Ruby Tuesday Looks to Climb With New CEO
Shares of restaurant chain Ruby Tuesday (NYSE: RT) rose on Monday after the company announced that it had completed its five-month search for a new CEO with the hiring of James "J.J." Buettgen, a Darden Restaurants (NYSE: DRI) executive.
Buettgen held the title of senior vice president and chief marketing officer at Darden, a position which he resigned on Monday to take the top spot at the Maryville, Tennessee-based restaurant company. He will begin his role as CEO effective December 1.
Sandy Beall, the founder of Ruby Tuesday, is stepping down after 40 years. He had previously said that he hoped a successor would be found prior to Thanksgiving. The chairman of the board position will be taken over by Matthew Drapkin, a lead director and partner at investment firm Becker Drapkin Management.
In taking the job, Buettgen said, "It is an honor to lead Ruby Tuesday, and I am excited to join the company and work with the seasoned management team and dedicated team members to create value for our shareholders. I believe this will be an exciting period of growth for the company and I am eager to begin."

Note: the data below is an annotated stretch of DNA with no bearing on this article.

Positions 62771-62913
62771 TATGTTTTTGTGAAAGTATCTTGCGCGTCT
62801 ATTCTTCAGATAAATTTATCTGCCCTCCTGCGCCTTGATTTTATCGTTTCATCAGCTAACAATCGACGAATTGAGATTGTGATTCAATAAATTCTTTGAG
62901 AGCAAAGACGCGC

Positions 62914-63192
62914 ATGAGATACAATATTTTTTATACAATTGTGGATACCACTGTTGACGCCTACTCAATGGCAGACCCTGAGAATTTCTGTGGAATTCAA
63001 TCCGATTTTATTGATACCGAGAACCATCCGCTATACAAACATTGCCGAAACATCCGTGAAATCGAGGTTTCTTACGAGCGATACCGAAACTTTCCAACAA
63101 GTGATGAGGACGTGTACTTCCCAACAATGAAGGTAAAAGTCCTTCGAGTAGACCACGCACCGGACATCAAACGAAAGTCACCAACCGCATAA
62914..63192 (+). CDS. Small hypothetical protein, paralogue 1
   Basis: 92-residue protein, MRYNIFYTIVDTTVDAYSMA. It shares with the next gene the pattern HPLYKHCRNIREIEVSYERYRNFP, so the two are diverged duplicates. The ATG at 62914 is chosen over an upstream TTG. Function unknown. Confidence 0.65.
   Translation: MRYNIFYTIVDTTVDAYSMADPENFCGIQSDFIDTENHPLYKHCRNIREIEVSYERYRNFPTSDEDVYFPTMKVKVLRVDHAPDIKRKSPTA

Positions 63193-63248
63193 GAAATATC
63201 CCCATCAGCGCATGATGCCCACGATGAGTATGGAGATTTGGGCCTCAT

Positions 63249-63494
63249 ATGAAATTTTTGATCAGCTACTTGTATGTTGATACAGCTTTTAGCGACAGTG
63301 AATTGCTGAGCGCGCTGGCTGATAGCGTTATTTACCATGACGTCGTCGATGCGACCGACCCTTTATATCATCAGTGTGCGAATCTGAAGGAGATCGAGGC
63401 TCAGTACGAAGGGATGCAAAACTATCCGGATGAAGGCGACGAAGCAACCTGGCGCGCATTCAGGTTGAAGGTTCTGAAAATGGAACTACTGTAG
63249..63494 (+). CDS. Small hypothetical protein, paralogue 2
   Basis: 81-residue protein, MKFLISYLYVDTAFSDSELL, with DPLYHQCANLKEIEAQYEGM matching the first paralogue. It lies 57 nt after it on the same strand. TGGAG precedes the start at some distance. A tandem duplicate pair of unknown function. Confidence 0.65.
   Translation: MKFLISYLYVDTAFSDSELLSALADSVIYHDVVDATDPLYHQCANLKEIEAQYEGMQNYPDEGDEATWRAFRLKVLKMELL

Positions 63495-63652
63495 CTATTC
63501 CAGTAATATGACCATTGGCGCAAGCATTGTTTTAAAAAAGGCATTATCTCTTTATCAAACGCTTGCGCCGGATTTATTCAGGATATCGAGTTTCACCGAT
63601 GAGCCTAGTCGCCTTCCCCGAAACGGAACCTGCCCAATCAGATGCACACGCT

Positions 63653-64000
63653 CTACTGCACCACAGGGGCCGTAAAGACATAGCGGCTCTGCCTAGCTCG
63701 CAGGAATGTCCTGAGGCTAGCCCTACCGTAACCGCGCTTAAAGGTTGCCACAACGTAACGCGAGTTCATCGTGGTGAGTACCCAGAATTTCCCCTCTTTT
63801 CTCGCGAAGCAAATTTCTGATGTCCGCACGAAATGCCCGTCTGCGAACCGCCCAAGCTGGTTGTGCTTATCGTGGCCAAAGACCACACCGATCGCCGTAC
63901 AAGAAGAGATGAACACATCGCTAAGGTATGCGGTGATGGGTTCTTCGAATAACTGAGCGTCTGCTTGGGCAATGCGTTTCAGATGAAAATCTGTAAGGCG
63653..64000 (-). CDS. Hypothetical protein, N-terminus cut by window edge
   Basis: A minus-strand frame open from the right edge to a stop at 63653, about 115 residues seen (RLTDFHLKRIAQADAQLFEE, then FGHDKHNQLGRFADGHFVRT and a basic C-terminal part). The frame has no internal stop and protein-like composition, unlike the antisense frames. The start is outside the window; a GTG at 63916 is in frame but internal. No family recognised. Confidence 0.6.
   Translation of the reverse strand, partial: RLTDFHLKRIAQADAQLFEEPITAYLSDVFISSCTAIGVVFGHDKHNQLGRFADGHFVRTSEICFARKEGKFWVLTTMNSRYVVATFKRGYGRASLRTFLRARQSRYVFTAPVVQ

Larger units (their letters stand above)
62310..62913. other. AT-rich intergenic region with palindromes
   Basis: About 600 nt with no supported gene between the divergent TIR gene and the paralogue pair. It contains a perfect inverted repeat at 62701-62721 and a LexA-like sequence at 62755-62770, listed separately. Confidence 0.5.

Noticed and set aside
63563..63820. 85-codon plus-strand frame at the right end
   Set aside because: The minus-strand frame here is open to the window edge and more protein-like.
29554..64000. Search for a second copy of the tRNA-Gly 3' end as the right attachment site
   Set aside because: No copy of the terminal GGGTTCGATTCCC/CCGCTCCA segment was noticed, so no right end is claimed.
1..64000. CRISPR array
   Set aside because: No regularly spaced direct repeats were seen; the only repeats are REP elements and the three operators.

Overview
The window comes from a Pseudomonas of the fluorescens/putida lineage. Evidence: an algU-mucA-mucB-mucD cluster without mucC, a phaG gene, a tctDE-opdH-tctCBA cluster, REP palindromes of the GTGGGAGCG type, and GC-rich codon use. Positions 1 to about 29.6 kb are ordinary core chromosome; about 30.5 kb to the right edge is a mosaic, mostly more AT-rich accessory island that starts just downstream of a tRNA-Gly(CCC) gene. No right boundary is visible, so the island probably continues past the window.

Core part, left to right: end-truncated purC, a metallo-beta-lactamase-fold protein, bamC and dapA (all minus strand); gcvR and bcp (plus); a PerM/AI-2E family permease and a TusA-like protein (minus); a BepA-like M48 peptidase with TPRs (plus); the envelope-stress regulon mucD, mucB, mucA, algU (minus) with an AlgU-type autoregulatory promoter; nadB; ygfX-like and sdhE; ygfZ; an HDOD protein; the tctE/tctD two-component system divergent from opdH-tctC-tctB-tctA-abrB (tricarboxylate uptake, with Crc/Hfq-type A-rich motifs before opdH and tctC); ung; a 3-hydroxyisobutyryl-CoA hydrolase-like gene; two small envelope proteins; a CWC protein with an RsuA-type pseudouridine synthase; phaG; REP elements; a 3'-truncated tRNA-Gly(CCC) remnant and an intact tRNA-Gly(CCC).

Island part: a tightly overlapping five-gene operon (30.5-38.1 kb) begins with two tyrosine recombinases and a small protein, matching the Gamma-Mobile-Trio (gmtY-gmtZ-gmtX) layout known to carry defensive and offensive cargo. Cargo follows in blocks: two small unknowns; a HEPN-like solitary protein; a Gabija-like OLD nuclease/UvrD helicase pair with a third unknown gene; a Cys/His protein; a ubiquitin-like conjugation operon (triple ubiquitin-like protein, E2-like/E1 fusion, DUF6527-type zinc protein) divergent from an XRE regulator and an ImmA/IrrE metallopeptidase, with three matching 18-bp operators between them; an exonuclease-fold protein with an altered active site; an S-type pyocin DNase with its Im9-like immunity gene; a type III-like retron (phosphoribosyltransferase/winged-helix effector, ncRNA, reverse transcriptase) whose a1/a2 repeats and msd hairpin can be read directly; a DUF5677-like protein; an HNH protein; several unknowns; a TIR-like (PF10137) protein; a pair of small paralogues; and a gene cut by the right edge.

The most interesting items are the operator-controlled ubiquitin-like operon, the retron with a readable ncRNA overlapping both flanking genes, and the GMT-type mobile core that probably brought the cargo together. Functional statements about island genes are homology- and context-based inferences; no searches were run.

While the company is known primarily for its Ruby Tuesday concept, it has recently been expanding with seafood chain Marlin & Ray's and Lime Fresh Mexican Grill, which was acquired in April. Buettgen is likely a good fit to oversee expansion efforts. At Darden, he was the chief marketing officer for a company with multiple successful concepts such as Red Lobster, Olive Garden and Longhorn Steakhouse.
Buetggen holds a bachelor's degree in finance from Miami University and an MBA from UCLA. Prior to his time at Darden, he was the president of Smokey Bones Barbeque & Grill and also held positions at Disneyland Resorts, Brinker International (NYSE: EAT), the owner of Chilli's and Maggiano's restaurant concepts, and General Mills (NYSE: GIS).
At Ruby Tuesday, the executive will certainly have his work cut out for him. The company is small, with a market cap of under $500 million and revenue has remained stagnant in recent years. Ruby Tuesday was also badly hurt by the financial crisis and has been unable to gain any real momentum since.
The stock traded between $20.00 and $30.00 between 2003 and mid-2007 prior to the market collapse. In 2009, RT traded as low as $1.14. Today, the stock is sitting at $7.50, having fallen around 51 percent over the last 5 years and 58 percent over the last 10 years. In 2012, the shares have risen a little less than 9 percent, underperforming the S&P 500.
© 2016 Benzinga.com. Benzinga does not provide investment advice. All rights reserved.